Remarkably, in Europe, few studies consider spatial concentration within a country, and so far rather little is known about geographic concentration of sectors at sub-national level and across the full range of economic activities. Maurel and Sedillot (1999) offer an empirical investigation of the geographic concentration of French industries and compare the observed level of concentration to that of the US. Together with traditional industries, they find that some high-technology industries are strongly localized in France, which supports the view that technological spillovers may be an important issue. The identification of the most and least localized industries reveals similar patterns in France and the US. The existence of a major geographic concentration in a number of high-tech industries and those industries linked to the provision of natural resource (i.e. extractive industries) - as well as traditional industries - is observed in Spain by Alonso-Villar et al (2004). The study shows also that the higher the technological level of the industry, the higher the agglomeration it experiences. Braunerhjelm and Johansson (2003) examine the spatial concentration of Swedish production in the manufacturing and service industries. They observe that large differences prevail in the geographical concentration of production across sectors, and that these increased over time. Whereas manufacturing has become more concentrated over time and employ less people, the service sector displays an opposite pattern characterized by employment growth and lower concentration. In spite of what has been observed in other countries (i.e. France and Spain above mentioned) there are no signs that in Sweden knowledge-intensive industries are more spatially concentrated than others.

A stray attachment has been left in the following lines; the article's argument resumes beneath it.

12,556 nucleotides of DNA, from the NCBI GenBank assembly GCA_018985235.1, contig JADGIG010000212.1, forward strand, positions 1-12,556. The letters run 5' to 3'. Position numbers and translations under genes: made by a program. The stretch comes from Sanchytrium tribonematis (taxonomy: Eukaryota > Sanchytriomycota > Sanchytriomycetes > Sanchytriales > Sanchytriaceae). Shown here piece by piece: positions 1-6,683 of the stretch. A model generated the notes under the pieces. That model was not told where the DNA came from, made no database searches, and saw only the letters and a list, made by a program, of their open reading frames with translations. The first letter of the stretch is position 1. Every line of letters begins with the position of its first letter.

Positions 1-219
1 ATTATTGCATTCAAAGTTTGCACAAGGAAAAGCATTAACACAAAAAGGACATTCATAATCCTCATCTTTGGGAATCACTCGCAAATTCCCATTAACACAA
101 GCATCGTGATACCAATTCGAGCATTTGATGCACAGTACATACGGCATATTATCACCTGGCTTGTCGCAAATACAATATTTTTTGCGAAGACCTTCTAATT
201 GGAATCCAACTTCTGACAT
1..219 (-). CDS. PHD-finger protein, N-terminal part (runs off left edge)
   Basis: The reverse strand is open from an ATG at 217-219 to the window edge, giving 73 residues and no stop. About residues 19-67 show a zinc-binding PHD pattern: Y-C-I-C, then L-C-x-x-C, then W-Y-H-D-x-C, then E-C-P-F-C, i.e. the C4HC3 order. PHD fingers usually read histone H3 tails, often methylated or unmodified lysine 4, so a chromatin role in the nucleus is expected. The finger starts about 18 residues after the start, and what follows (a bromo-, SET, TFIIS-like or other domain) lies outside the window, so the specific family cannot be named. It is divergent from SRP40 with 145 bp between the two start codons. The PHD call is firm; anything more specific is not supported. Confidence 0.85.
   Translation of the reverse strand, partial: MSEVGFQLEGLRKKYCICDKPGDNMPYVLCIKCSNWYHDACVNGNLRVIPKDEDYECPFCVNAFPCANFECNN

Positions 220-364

So far, the majority of the empirical studies have focused on the manufacturing industries, with a special attention towards innovative and high-tech industries. A growing empirical literature has established that the spatial concentration of manufacturing activity enhances productivity and growth (Ciccone, 2002). In this context, innovative industries play a central role. As observed in Gordon and